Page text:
Fuel types of new cars: battery electric 5.7%, hybrid 18.4%, petrol 42.2% market share in Q1 2021

Brussels, 23 April 2021 – In the first quarter of 2021, hybrid electric vehicles made up 18.4% of total passenger car sales in the EU, almost doubling their market share in a year. Demand for electrically-chargeable cars also increased during these three months: battery electric vehicles made up 5.7% of all new cars, while plug-in hybrids accounted for 8.2% of EU registrations. Sales of traditional fossil-fuel cars continued to decrease in the European Union, although petrol and diesel still made up 65.4% of the car market.

Petrol and diesel cars

From January to March 2021, diesel volumes fell 20.1% compared to a year ago to reach 593,559 cars sold across the European Union. Diesel now holds a market share of 23.2%, down from 29.9% in the first quarter of 2020. Most EU markets posted double-digit declines in this segment, including three of the four major ones: Germany (-29.4%), Spain (-28.3%) and France (-11.1%).

Similarly, demand for petrol cars continued its downward trend, with sales decreasing by 16.9% from 1.3 million units sold in Q1 2020 to 1.1 million so far this year. As a result, petrol’s share of the EU car market shrank from 52.3% in the first quarter of 2020 to 42.2% during the same period in 2021. With the exception of France (+8.3%), registrations of petrol cars fell in all major EU markets during the three-month period: Germany (-30.0%), Spain (-25.7%) and Italy (-4.8%).

Alternatively-powered vehicles (APV)

During the first quarter of the year, registrations of battery electric vehicles (BEVs) in the EU increased by 59.1% to reach 146,185 cars, with demand still benefiting from government stimuli for zero-emission vehicles. This growth was spurred by big gains in key EU markets, most notably in Germany (+149.0%) and Italy (+145.6%). By contrast, demand for battery electric cars declined in Spain (-12.6%) from January to March.

Registrations of plug-in hybrid electric vehicles (PHEVs) jumped by 175.0%, totalling 208,389 units. One of the drivers of this growth was Italy, where 16,103 plug-in cars were registered in the first quarter – a year-on-year increase of 445.7%. The EU’s three other major markets also saw two-fold, or even three-fold, gains in the PHEV segment so far this year: Germany (+195.4%), France (+231.4%) and Spain (+116.1%).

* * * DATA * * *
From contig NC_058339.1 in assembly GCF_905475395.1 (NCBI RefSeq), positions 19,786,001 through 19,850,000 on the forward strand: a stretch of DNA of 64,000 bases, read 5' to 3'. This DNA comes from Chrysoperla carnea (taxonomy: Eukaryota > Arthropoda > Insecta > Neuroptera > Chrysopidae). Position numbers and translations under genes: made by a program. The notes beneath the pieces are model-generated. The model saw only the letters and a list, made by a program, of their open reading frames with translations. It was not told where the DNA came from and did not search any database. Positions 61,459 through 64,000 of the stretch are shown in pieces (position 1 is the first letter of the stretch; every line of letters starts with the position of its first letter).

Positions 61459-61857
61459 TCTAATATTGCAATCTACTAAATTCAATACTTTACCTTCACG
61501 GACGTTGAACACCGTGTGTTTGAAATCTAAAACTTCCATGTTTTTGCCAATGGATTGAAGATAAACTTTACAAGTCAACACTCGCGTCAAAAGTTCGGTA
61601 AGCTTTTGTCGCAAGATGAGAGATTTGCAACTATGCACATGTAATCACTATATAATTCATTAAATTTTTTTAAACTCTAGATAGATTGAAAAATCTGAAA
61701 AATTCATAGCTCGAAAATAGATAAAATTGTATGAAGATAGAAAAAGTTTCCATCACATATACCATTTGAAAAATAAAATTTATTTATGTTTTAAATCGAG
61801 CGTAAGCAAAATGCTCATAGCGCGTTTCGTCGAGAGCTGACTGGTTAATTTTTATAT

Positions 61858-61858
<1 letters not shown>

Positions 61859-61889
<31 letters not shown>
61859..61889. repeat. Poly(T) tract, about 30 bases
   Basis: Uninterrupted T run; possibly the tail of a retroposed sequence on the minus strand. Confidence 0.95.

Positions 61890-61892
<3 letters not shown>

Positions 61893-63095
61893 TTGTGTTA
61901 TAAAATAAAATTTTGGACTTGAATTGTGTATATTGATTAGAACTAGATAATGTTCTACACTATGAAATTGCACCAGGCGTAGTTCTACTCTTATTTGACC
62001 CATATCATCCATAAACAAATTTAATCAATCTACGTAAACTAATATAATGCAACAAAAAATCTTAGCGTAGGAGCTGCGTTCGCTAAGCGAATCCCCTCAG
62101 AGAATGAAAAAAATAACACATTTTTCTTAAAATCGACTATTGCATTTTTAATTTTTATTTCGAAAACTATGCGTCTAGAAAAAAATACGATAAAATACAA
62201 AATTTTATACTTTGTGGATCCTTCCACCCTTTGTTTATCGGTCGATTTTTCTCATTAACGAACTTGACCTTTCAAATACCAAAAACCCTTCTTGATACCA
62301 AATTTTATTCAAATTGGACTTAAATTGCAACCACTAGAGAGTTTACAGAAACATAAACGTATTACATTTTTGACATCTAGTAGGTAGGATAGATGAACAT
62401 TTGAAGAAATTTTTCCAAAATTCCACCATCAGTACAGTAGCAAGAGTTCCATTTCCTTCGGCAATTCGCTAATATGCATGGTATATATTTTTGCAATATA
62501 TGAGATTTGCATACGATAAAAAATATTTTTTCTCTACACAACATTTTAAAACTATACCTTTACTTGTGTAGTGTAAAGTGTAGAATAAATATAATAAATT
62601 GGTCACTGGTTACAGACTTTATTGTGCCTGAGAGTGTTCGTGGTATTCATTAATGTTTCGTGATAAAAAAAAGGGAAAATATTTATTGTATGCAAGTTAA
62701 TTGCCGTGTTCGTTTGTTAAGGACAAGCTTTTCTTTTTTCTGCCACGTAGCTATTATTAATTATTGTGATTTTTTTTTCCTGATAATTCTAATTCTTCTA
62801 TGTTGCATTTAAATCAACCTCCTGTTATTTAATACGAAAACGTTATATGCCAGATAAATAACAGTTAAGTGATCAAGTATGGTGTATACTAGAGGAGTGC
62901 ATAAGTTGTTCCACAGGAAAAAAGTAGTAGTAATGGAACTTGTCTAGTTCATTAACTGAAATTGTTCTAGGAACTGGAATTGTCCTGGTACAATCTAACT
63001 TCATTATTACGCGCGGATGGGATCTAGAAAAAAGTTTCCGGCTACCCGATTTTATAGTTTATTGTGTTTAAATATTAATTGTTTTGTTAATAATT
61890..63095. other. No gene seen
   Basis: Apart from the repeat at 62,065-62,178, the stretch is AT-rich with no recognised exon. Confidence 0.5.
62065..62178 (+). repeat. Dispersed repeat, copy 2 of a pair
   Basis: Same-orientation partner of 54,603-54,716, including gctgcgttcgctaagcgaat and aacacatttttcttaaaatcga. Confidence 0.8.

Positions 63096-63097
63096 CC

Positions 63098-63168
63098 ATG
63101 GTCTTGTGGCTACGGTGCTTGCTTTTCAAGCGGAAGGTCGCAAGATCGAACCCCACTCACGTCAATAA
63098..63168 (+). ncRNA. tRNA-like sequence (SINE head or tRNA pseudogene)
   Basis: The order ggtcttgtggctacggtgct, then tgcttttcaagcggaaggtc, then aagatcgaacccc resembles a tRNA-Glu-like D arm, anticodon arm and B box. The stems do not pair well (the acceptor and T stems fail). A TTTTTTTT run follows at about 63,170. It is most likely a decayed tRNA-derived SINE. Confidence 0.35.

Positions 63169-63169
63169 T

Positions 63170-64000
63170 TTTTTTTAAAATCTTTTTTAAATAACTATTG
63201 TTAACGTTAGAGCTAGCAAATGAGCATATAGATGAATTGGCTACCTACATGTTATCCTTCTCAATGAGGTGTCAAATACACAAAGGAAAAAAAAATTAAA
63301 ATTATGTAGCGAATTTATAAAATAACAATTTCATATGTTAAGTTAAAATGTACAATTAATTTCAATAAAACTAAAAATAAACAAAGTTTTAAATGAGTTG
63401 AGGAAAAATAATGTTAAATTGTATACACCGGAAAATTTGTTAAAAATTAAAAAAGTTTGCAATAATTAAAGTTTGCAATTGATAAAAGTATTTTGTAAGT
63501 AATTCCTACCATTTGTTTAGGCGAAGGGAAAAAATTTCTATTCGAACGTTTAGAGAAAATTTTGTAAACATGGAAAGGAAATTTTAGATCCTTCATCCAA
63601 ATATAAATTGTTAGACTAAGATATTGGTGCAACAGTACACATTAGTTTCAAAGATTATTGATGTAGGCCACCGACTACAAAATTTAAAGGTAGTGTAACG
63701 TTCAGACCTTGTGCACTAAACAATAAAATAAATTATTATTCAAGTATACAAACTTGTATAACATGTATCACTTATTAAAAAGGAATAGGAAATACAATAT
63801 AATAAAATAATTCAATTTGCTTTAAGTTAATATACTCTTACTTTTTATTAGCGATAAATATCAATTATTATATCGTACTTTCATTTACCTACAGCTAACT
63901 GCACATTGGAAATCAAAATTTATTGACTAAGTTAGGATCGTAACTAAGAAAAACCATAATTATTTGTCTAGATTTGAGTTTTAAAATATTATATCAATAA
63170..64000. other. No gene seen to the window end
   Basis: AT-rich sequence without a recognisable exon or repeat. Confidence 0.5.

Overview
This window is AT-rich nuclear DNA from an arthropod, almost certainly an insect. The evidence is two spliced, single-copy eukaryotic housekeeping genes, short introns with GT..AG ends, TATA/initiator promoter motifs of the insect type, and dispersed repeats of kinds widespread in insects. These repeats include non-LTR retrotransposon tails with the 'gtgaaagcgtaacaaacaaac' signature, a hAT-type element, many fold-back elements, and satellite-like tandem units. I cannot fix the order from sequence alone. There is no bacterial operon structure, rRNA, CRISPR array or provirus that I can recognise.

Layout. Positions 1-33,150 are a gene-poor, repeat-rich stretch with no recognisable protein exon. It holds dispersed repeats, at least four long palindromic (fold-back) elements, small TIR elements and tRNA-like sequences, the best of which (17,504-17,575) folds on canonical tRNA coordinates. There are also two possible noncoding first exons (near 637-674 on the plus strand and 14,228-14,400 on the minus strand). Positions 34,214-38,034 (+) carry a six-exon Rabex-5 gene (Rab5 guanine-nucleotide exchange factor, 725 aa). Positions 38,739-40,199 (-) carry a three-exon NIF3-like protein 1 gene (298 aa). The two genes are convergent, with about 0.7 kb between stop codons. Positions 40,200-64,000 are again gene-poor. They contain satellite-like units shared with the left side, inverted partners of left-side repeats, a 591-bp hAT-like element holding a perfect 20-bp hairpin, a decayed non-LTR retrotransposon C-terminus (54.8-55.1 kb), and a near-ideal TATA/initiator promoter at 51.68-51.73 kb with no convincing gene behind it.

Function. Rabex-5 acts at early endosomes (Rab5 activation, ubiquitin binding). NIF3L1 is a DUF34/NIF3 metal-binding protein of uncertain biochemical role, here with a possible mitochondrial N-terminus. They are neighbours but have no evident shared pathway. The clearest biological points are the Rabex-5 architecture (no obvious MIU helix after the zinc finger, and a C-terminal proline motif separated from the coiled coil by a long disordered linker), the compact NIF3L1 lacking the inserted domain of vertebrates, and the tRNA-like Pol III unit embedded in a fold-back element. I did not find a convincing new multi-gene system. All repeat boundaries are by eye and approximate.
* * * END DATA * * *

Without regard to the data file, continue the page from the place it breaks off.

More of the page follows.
Hybrid electric vehicles (HEVs) remained the largest volume category of alternatively-powered passenger cars in the EU, with 469,784 units registered from January to March 2021 (an increase of 101.6% compared to the same period last year). Registrations of hybrids rose nearly everywhere in the region, including Italy (+246.8%), France (+135.0%), Germany (+60.5%) and Spain (+39.4%).

Demand for natural gas vehicles (NGVs) in the European Union declined by 10.1% to 14,300 units during the first quarter, despite registrations increasing by 24.5% in Italy (the largest EU market for these vehicles). Sales of LPG-fuelled cars, on the other hand, almost doubled (+92.7%) to reach 46,037 units, boosted by remarkable gains in France (+1,748.6%; now the second largest EU market for LPG cars) and Italy (+23.9%), which accounted for more than half of total LPG sales.


About ACEA

  • The European Automobile Manufacturers’ Association (ACEA) represents the 15 major Europe-based car, van, truck and bus makers: BMW Group, CNH Industrial, DAF Trucks, Daimler, Ferrari, Ford of Europe, Honda Motor Europe, Hyundai Motor Europe, Jaguar Land Rover, Renault Group, Stellantis, Toyota Motor Europe, Volkswagen Group, Volvo Cars, and Volvo Group.
  • Visit www.acea.auto for more information about ACEA, and follow us on www.twitter.com/ACEA_auto or www.linkedin.com/company/ACEA/.
  • Contact: Francesca Piazza, Statistics Manager, fp@acea.auto.

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About the EU automobile industry

  • 12.6 million Europeans work in the auto industry (directly and indirectly), accounting for 6.6% of all EU jobs.
  • 11.6% of EU manufacturing jobs – some 3.5 million – are in the automotive sector.
  • Motor vehicles are responsible for €398.4 billion of tax revenue for governments across key European markets.
  • The automobile industry generates a trade surplus of €76.3 billion for the EU.
  • The turnover generated by the auto industry represents more than 8% of the EU’s GDP.
  • Investing €62 billion in R&D annually, the automotive sector is Europe’s largest private contributor to innovation, accounting for 33% of total EU spending.
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